CHICAGO – Different isn’t bad and might be great, but you’d better have an irrefutable reason to change what was never broken. Campy being the only word to accurately convey this alternate-reality version of Sherlock Holmes with an original script, writer Greg Kramer and director Andrew Shaver try too hard to be different without ever figuring out why.
Interview: Actor Josh Gad, Director Joshua Michael Stern Get ‘Jobs’
CHICAGO – The new film about the founder of Apple Computers, “Jobs,” is a tour de force for Ashton Kutcher, in his portrayal of Steve Jobs. Opposite to him is familiar character actor Josh Gad, as Apple co-founder Steve Wozniak. Creating the ethereal atmosphere in the film is director Joshua Michael Stern.
Josh Gad and Joshua Michael Stern were recently in Chicago on a promotional tour for their new film, and provided insight to capturing the essence of what made those two “Steves” tick. Josh Gad has been a journeyman actor, cast in five TV series over the years (like “1600 Penn”), character film parts (“The Internship”) and in his most high profile, originating the character of Elder Arnold Cunningham on opening night of the Broadway smash “The Book of Mormon.” Joshua Michael Stern made his directorial debut with “Neverwas” (2005), and followed that up with “Swing Vote” (2008).
Photo credit: Open Road Films
Josh Gad and Joshua Michael Stern recently sat down with HollywoodChicago.com, to talk about the impact of “Jobs,” both as a biography and as a spotlight on the overall impact that the two Steves had on technology and culture.
HollywoodChicago.com: Josh, what was it like for you to temporarily live in the 1970s? What did you observe about that generation that you both liked and disliked?
Josh Gad: Interesting question, because in a way, Steve Wozniak was not a product of the 1970s. He wasn’t embracing the cultural experience, like drugs and the other elements, that his peers were doing. For his character, it was more about fashion and the aesthetics of the time, it wasn’t so much about the embracing of the 1970s culture. He was living in his own isolated world, a fun loving guy who was a bit of a merry little prankster, inventing incredible pieces of technology. There was just a blind joy about him.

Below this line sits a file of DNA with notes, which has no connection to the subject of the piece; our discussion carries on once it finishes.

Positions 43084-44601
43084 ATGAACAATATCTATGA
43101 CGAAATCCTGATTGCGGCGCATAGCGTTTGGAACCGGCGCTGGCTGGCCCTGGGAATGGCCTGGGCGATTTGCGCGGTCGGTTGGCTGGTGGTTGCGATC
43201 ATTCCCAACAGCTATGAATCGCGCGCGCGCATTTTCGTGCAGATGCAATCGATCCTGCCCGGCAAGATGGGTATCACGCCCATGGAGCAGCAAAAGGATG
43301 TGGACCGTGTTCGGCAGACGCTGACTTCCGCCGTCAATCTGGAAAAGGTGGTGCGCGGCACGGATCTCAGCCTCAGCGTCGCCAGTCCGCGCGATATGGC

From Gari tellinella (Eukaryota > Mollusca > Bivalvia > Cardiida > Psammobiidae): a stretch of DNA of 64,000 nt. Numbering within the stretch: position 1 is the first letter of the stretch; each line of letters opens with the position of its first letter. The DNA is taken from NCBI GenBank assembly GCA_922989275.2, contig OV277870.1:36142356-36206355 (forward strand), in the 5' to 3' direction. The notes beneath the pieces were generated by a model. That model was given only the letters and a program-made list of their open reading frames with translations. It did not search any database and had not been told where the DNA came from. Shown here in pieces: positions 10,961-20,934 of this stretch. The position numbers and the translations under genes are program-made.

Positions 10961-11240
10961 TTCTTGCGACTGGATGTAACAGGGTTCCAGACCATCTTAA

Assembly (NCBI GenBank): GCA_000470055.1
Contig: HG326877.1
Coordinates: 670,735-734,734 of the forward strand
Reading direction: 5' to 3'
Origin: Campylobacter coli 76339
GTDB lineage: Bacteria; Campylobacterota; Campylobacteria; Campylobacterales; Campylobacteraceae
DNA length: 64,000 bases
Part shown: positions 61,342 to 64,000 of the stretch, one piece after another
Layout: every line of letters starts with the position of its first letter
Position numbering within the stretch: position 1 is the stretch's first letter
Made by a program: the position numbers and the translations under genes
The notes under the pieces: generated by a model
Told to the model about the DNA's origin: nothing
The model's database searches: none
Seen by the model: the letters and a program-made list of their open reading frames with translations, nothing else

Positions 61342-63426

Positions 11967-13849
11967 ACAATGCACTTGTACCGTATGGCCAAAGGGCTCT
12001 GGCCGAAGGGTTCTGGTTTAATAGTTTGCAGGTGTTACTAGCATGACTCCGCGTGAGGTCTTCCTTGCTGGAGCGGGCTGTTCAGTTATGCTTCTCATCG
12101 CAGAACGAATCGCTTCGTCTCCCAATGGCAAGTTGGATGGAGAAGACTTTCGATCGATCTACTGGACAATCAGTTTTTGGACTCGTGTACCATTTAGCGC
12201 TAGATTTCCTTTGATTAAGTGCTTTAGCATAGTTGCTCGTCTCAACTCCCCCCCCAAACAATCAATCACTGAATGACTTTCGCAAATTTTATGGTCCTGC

HollywoodChicago.com: Joshua, what is your journey to this film? What was it about your take on Matt Whiteley’s script and Steve Job’s life that secured you the directorial assignment?
Joshua Michael Stern: I just loved the idea of bringing to the screen the story of a man who was essentially an enigma – there was so little known about him personally. It felt like to me this story was a Shakespearian tale. A young prince who was given up for adoption, and raised by people who loved him very much, but he always felt bigger than his environment. He then meets a band of outside innovators and assembled them in a garage.
Once Jobs ascends to the highest throne, he still isn’t viewed as legitimate and is quickly removed. After that banishment, he learns about himself and is able to come back and take everybody out. He essentially learns that if the business of vision is ever going to succeed, he had to do it his way. He was ready when he came back.
HollywoodChicago.com: Josh, what element of actually building a computer – soldering gun in hand – was fascinating to you? Did doing this role change your perspective on now modern, everyday technology?
Gad: The whole aspect the soldering gun and learning computer programming was an out-of-body experience for me. As much as Hollywood likes to think I’m a computer geek, I’m not so technologically inclined. Apparently I give off some vibe that I am. [laughs] The attention to detail with this work is what’s fascinating and daunting to me. The capacity to understand how to put these integrated circuits together to make this device [indicating his mobile phone], to this day I can’t wrap my head around it.